Until the final hour last week's NCAA track and field championships at Eugene, Ore. were going according to plan. USC had the lead, with UTEP and UCLA in close pursuit and everyone else talking about individual performances. Of course, there were a few snags. It was discovered that the University of Oregon's steeplechase water jump was too shallow, that the long-jump pit was below the level of the takeoff board, that the hammer throw circle was too wide—by it, [5/16"]—and that the rim around the discus circle and the stop-board of the shotput circle were yellow instead of white. After the competition was well under way it was also noticed that the mile-relay stagger starts were laid out so that the runners in Lane 8 were traveling 22 yards farther than the ones in Lane 1. Still, it was a heck of a triangular meet.
Then, in a span of 15 minutes, defending champion UCLA unloaded its heaviest guns in rapid-fire bursts, and the meet became a rout. Trailing USC by 16 and UTEP by five, the Uclans picked up a first and a third in the 400-meter dash (16 points), a third in the high jump (six points) and a first, third and fourth in the triple jump (20 points).
"When UCLA gets rolling, it's brutal," said Wayne Vandenburg, the fast-talking UTEP coach. "If their quarter-milers aren't doing you in, their jumpers are."
Although outwardly optimistic to the end. Vandenburg was aware that UTEP was kaput when Steve Williams, an 18-year-old freshman phenom out of New York, limped home in a 400-meter heat on Thursday. "That was when I knew our chances for second place were a lot better than for first." said Vandenburg. "And our chances for third were even stronger than that."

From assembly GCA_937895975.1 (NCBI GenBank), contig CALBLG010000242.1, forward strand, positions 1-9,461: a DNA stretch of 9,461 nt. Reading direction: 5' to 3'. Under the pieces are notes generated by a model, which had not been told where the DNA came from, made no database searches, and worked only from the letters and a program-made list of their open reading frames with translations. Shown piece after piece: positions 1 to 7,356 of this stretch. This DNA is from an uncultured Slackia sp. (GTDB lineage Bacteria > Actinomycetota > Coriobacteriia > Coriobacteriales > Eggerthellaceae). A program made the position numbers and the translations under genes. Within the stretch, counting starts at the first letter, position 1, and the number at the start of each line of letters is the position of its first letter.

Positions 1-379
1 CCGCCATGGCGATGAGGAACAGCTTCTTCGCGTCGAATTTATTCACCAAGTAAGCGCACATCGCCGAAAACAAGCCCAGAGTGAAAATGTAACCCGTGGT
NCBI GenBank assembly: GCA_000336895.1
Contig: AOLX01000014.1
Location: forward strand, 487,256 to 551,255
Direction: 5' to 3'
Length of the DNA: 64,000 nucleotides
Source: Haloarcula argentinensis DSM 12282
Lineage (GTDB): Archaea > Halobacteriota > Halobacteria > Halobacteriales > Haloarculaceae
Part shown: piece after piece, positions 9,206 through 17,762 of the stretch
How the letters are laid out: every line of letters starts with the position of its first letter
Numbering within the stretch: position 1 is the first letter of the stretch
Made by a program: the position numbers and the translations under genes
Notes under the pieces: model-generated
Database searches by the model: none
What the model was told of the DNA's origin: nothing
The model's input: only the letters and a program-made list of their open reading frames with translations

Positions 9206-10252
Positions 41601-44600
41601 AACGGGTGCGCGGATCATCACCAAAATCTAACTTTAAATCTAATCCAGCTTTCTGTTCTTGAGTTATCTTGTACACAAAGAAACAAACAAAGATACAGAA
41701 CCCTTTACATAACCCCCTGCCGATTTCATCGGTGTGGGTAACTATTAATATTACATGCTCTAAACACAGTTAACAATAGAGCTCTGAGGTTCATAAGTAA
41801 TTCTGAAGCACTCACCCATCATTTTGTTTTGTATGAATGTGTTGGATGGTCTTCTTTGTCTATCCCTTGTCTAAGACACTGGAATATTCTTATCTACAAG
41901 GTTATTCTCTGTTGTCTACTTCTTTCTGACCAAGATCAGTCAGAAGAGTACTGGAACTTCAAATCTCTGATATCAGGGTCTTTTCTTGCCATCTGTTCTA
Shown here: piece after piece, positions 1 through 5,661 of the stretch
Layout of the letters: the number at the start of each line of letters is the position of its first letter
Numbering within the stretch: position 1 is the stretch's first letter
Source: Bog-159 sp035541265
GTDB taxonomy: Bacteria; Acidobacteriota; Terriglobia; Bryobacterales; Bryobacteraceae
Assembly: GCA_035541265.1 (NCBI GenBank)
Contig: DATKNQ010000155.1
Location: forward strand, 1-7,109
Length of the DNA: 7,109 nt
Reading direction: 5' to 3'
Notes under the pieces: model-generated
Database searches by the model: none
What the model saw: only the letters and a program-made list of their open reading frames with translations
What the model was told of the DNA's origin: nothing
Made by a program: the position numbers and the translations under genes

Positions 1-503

A youngster to keep in mind. Williams has run a 9.3 100. a 20.3 220 and a 45.2 440, but a few weeks ago he injured his left leg in the Western Athletic Conference meet. Vandenburg brought him along anyway, but Eugene's no Lourdes. "With our depth," he said, "we lose a star and the lights go out. UCLA or USC loses one and they bring up another fast body."
But when USC lost a few bodies, it was lights out for them, too. First there was Bo Sterner, a Swede who had arrived in the U.S. only a few months ago and was a favorite in the decathlon. In the last event of the first day the 6'4" Sterner won his 400-meter heat in 50.5 but was disqualified for running on the line. His 783 points became zero.
"Nobody in Sweden told me you couldn't run on the line." Sterner said to USC Coach Vern Wolfe. "Here you can't run on the line?"
"No," said Wolfe. "That's the other guy's lane."
"Strange," said Sterner, who gave up in disgust during the 1,500, the final event. Wolfe claimed that without the disqualification. Sterner would have won, so instead of opening with 10 points USC began with zip. The shutout became no less painful when UCLA's Rory Kotinek took fifth to earn two points.
If things weren't going right for USC and UTEP on opening day, UCLA wasn't getting off unscathed either. Traditionally, no matter whom the Uclans run in a major sprint relay, the baton always winds up on the track before the finish line. In the previous three NCAA championships they dropped the stick, and they dropped it a few weeks ago in the Pac-8 meet. At UCLA the race is known as "Oops, aw hell!" After the Pac-8, Coach Jim Bush said he was going to put an end to the nonsense by not even entering a sprint relay team.